A French officer, held at the officer's prison at Norman Cross, falls in love with an English girl from the neighbouring village of Yaxley.
very half-hour. Each soldier on guard was on the alert, and had need to be. Silence and slumber fell on all but the many watchers in that large assemblage of unhappy men.
There was, however, one prisoner who could not sleep that night. It was not the roughness of his accommodation that kept him awake. Mere hardship would have been welcome to him, for he was a true soldier. It was the thoughts of his heart that troubled him; and alas! he knew not the soothing power of prayer. Not a thought of prayer, not one paternoster entered his mind. For he had lost his faith in God. We do not mean that faith which no one has till he asks the Spirit of God to give it him, and which then makes him love God in spite of all difficulties; but we mean faith in the existence of God, which all have by nature, and which sin alone can extinguish; not only grosser sin, but sinful vanity of mind.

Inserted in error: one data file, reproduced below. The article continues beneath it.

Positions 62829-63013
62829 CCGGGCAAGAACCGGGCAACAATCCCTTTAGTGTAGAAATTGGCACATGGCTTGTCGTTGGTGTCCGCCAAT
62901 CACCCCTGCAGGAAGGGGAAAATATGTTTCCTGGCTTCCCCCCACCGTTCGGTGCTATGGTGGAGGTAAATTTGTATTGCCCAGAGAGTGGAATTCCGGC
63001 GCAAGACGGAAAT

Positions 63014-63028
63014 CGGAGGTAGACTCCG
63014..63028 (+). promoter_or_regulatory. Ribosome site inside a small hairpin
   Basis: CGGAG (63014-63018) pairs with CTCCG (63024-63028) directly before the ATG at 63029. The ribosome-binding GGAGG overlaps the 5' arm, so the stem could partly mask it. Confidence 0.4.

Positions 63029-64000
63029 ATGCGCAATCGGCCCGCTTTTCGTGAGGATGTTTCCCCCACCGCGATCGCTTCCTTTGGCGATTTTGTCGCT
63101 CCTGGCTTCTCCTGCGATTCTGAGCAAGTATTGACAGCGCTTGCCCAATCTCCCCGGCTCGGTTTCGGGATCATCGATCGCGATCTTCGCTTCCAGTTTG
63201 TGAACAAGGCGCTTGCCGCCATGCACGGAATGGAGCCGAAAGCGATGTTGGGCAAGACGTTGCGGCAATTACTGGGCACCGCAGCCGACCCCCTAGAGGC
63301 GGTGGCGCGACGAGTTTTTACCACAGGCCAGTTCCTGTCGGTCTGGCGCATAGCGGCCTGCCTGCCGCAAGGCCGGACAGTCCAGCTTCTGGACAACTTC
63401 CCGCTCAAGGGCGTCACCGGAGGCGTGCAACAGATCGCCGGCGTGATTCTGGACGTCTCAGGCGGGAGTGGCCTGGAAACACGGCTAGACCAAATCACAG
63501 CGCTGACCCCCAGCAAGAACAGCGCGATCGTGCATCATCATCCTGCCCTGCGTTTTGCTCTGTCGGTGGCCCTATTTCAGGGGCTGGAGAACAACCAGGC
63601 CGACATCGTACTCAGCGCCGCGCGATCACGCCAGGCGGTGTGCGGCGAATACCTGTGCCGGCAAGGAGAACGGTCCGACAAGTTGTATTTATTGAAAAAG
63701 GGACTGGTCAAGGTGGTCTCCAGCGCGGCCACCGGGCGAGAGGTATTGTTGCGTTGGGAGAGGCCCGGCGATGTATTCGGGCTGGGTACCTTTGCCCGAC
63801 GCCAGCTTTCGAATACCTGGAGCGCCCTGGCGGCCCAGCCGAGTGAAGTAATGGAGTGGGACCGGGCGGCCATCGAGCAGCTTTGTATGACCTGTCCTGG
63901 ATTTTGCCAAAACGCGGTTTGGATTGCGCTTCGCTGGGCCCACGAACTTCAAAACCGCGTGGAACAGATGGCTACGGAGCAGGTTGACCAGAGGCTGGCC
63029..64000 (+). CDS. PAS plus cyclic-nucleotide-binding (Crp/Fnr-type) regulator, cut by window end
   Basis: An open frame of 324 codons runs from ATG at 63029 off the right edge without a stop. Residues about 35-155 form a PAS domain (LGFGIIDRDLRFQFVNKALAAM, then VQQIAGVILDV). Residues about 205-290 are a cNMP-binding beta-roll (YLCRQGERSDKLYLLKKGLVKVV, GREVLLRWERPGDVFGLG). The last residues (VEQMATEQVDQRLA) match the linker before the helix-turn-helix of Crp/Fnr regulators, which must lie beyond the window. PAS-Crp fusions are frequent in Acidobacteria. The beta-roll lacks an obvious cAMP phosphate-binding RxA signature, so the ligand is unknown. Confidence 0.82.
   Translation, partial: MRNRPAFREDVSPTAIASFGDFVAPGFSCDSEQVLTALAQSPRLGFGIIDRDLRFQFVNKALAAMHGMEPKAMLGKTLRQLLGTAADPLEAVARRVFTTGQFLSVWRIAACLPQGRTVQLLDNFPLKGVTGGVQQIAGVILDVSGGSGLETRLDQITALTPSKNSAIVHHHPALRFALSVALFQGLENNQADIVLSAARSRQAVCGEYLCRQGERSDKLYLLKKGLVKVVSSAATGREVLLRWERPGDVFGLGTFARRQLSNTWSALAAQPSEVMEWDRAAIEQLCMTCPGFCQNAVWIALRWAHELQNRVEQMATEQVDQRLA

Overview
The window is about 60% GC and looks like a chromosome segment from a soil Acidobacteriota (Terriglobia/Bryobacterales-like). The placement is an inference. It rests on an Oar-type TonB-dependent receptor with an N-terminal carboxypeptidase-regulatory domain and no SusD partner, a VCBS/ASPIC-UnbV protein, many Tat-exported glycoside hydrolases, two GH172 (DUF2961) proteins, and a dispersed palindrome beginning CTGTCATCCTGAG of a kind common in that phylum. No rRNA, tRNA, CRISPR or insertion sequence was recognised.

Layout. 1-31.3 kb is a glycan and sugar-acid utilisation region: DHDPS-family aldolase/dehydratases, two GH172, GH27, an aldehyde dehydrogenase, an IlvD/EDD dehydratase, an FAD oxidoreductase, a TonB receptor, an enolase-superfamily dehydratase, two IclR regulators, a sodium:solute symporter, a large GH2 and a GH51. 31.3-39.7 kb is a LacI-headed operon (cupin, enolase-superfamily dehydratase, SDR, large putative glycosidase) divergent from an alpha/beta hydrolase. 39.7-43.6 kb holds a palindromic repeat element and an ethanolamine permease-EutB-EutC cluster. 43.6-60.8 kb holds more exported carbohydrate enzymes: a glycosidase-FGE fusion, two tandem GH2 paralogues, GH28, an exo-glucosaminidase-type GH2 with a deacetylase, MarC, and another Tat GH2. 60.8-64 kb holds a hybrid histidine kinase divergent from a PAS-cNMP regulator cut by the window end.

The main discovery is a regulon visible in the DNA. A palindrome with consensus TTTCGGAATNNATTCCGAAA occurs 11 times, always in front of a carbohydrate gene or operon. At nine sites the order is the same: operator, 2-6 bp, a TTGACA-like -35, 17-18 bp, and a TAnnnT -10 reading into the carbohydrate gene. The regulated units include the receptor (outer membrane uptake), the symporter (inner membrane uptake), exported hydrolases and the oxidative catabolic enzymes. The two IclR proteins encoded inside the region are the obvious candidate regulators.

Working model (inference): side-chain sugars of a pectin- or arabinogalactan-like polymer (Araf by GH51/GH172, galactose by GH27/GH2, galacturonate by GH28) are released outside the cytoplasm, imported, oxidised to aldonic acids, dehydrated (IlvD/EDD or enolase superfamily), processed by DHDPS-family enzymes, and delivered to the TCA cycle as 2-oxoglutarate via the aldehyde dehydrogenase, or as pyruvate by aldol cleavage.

He thought of his much-loved home, of the mother that was so dear to him, what agony of mind she must be undergoing; of his d